The Muslim Legal Dilemma of Peace with Israel

By Groiss, Arnon | Jewish Political Studies Review, Spring 2012 | Go to article overview

The Muslim Legal Dilemma of Peace with Israel


Groiss, Arnon, Jewish Political Studies Review


THE MUSLIM LEGAL DILEMMA OF PEACE WITH ISRAEL War, Peace and International Relations in Islam: Muslim Scholars on Peace Accords with Israel, by Yitzhak Reiter, Sussex Academic Press, 201 1, 236 pp.

Reviewed by Arnon Groiss

It is always useful to have God on your side whenever you become engaged in a meaningful enterprise, especially when cardinal decisions related to peace and war are involved. In a religiously devoted society like the Muslim one, God's support is especially essential as well in political controversies such as the debate over the issue of peace with Israel. The present book unfolds a wonderful array of Islamic rulings ifatawa, singular fatwa) for and against such a move and analyzes their background and significance within the wider context of Islam and international relations.

Fatwa is a tool of guidance for the ordinary Muslim individual, especially in times of inner conflicts as a result of political and social changes. Since Islam, like Judaism, is an all-encompassing religion, it has relevance to most aspects of daily life and, therefore, a word of guidance from a respected religious authority (termed mufti) is often needed. Over time, this institution has become more established and, as might have been expected, developed into a bone of contention between the state and dissident factions, as is well manifested in the present book.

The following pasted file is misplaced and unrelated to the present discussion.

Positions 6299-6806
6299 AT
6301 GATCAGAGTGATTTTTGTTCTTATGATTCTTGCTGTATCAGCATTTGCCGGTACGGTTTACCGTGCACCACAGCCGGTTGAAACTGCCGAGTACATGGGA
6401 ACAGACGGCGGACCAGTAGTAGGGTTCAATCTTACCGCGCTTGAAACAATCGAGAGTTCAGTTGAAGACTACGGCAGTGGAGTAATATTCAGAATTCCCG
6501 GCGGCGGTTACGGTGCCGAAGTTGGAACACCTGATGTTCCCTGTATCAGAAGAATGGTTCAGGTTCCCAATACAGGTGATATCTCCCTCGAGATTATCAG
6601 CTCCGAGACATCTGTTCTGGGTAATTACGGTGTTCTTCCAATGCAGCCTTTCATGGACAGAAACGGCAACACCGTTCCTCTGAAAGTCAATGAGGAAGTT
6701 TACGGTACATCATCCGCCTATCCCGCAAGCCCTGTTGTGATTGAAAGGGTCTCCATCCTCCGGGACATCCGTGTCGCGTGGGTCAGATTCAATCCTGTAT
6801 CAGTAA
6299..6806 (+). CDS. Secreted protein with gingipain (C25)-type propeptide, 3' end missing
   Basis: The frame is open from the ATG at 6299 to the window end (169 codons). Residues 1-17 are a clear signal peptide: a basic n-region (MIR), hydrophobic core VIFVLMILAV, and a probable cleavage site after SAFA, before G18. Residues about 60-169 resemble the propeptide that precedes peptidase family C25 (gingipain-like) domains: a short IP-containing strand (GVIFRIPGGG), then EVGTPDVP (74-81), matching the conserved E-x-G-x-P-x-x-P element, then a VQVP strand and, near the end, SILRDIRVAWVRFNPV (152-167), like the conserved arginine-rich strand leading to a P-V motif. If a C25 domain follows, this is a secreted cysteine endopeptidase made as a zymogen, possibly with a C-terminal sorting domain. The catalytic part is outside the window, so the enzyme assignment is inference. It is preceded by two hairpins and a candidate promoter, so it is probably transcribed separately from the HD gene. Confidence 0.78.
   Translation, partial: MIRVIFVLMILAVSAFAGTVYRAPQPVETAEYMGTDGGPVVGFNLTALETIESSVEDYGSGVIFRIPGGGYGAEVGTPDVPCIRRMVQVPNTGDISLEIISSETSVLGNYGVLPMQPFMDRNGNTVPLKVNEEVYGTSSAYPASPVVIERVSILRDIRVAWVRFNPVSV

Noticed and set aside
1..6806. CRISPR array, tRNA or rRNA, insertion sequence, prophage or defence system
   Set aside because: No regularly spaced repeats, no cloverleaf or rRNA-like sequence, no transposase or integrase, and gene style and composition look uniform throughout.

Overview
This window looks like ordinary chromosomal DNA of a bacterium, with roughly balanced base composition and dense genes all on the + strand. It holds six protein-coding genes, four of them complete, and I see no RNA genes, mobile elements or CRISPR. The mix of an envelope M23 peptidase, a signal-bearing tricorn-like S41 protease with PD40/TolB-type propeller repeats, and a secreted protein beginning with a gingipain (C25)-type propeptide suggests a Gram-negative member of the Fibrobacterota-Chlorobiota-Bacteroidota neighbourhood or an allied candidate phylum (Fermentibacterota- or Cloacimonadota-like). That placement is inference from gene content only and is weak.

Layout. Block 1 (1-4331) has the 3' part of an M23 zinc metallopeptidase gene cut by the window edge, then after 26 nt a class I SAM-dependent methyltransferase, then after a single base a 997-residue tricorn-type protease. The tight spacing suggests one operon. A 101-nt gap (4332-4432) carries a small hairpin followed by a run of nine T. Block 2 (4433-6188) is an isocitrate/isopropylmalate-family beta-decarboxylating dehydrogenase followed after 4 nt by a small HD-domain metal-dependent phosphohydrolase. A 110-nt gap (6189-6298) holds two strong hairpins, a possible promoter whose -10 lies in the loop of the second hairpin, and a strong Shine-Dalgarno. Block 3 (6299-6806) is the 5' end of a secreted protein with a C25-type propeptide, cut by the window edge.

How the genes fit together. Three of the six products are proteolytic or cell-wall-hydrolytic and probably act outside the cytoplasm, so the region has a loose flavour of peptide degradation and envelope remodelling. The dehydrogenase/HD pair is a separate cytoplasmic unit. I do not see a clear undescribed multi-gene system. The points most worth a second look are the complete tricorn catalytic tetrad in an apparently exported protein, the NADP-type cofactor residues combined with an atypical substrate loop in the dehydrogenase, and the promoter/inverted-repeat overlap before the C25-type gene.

Prof. Yitzhak Reiter is a senior fellow of the Harry S. Truman Research Institute for Peace at the Hebrew University of Jerusalem and of the Jerusalem Institute for Israel Studies. He teaches in the Conflict Studies Program of the Hebrew University and at the Department of Political Science of Ashkelon Academic College. From 1978 to 1986 he served as deputy adviser to the Israeli prime minister on Arab affairs. Prof. Reiters expertise is in the fields of the politics of Israeli Arabs, and Jerusalem and the holy places in the context of the conflict, on which he has written several books and articles. In addition, he has been active in various initiatives related to Israeli-Palestinian dialogue, as well as to the Jewish-Arab dialogue within Israel.

The book starts with three theoretical chapters discussing the attitudes of Islamic legal sources (that is, the Koran and the Prophetic Tradition - Sunnah) toward peace and war; the interpretation of such attitudes throughout history from the days of the early caliphs to our own times against the background of historical developments regarding the Muslim state; and the debate among Muslim scholars throughout the ages - especially nowadays in the context of the conflict with Israel - regarding Prophet Muhammad's treaty with his archenemy, the Meccan tribe of Quraysh.

Then follow several chapters that analyze the legal debate and the various fatwas issued in relation to the Arab-Israeli conflict, including the Egyptian-Israeli Peace Treaty of 1979, the Oslo Accords of 1993 between Israel and the PLO, the Israeli-Hizbullah conflict of 2006, and the issue of Israel-Hamas armistice (hudnah). …

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